BALTIMORE, FEB. 11 -- Seagulls were wading in left field today, occasionally buffeted by strong winds and at one point saluted by snowflakes. Nevertheless, construction of the Baltimore Orioles' new ballpark was on schedule, destined for dedication on opening day 1992.

"We're ahead in most areas and there are a few areas where we have to get moving," said Bob Wyatt, project manager for Barton Malow, the firm in overall charge of construction at the Camden Yards site. "But it will be ready for opening day, no question."

He guided four players -- pitchers Dave Johnson, Anthony Telford and Mike Linskey, and outfielder Mike Devereaux -- and numerous hard-hatted media representatives on a tour of the as-yet unnamed 47,000-seat ballpark. It took some imagination to visualize the finished product, but it is obvious "play ball" will mean vast differences from the familiar and often annoying tradition of Memorial Stadium:

All seats will have a good view of the playing field and will be closer to it, with limited foul territory. At the old park, 4,337 of the 53,371 seats are obstructed.

Seats will be more comfortable, from 19 to 21 inches wide, compared with Memorial Stadium's 16-19, and with leg room of 32-33 inches, compared to 24-26.

There will be more amenities, more concession stands, more toilets. There will be 28 restrooms for men and 28 for women; the total for both at the old park is 27. Stall capacity for women has been increased 60 percent.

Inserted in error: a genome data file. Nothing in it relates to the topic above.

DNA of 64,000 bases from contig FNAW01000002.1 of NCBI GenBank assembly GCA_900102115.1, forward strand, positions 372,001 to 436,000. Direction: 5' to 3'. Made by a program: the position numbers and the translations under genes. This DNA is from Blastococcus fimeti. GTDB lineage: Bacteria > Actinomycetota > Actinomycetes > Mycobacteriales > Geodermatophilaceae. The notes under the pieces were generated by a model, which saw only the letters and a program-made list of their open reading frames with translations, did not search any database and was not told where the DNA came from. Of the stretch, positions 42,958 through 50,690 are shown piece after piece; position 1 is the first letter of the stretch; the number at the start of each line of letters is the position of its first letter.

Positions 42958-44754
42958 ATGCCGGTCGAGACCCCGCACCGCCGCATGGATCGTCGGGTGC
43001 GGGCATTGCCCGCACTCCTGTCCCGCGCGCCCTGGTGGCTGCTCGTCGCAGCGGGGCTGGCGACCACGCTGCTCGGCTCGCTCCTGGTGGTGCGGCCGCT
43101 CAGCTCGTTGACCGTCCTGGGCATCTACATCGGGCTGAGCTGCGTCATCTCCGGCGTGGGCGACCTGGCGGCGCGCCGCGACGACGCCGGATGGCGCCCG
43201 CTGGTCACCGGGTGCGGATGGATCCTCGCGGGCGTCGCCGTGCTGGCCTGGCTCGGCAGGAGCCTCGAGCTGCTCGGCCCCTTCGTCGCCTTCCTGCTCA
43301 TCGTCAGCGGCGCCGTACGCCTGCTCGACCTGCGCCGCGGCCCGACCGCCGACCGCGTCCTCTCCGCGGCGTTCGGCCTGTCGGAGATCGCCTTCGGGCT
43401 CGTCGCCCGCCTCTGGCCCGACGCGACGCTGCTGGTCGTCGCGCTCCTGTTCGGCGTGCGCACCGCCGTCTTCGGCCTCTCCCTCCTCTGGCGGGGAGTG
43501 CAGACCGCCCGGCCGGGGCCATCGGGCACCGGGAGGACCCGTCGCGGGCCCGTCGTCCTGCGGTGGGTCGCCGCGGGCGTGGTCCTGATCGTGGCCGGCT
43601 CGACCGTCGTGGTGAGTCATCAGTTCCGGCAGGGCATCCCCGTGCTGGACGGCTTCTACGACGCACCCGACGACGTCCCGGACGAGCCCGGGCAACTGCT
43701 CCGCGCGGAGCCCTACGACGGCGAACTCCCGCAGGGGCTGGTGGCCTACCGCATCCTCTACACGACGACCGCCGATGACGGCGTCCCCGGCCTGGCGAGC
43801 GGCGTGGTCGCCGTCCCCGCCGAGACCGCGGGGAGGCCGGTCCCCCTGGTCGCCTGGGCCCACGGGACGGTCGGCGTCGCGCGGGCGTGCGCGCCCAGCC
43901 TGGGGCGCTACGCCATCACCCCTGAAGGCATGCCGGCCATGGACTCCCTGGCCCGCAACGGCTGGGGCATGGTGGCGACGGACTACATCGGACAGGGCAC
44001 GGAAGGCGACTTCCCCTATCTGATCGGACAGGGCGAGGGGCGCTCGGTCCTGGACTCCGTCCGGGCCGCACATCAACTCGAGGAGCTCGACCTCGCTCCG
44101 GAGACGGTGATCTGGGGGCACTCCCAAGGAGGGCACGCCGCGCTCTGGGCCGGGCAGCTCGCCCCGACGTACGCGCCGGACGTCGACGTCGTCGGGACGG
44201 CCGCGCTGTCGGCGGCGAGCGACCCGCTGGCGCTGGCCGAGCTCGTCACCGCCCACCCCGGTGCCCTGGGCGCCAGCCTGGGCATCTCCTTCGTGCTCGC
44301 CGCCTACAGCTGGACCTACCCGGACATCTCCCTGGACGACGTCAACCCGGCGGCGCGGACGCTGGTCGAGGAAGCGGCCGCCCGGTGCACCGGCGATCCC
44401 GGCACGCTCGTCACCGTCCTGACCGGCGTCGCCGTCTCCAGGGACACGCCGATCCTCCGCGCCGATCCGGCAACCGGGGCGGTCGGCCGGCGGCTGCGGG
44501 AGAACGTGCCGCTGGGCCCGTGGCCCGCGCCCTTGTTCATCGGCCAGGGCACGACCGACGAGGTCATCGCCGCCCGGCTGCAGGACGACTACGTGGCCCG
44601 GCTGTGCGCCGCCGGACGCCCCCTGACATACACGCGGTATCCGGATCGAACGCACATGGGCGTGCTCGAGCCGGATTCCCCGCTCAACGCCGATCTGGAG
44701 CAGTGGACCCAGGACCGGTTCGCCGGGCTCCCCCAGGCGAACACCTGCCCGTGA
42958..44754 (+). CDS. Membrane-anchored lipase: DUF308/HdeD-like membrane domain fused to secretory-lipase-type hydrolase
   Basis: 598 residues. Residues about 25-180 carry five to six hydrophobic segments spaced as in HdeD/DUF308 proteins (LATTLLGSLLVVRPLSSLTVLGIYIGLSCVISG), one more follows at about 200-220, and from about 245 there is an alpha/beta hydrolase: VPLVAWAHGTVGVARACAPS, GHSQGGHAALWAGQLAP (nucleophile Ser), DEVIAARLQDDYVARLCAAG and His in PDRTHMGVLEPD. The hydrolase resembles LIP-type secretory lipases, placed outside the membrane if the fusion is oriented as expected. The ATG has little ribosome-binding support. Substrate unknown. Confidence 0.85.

There will be more means of access and more parking spaces, although busy Sundays at the Inner Harbor could make things hectic. Interstate routes 83, 95 and 395 are close to the park and both the light rail from Hunt Valley and MARC trains from Washington will stop there. The end of those traffic jams through neighborhood streets could be the biggest plus.

Scoreboards will provide more information, along with inning-by-inning out-of-town scores. Beyond the center field scoreboard will be the skyline of Baltimore. Across Eutaw Street, beyond right field, is the refurbished B&O Warehouse, to be used for club offices, a Hall of Fame, a cafeteria and a sports bar.

The game will be different. With an asymmetrical playing field that has left center (410 feet) deeper than dead center (400), there figure to be more doubles and triples.

There will be better lighting, an improved sound system, modern clubhouses and extensive practice facilities for the players.

There will be 60 luxury suites, the primary reason why the new park was built, along with other club and lounge facilities.

Of course, everyone isn't 100 percent happy. It will be 319 feet down the right field line -- to be marked by the same pole that presently stands in Memorial Stadium -- and 335 to left. That prompted Telford, while signing construction workers' hard hats at the future pitching mound, to say: "I wish they'd put the home-run fence on top of that warehouse."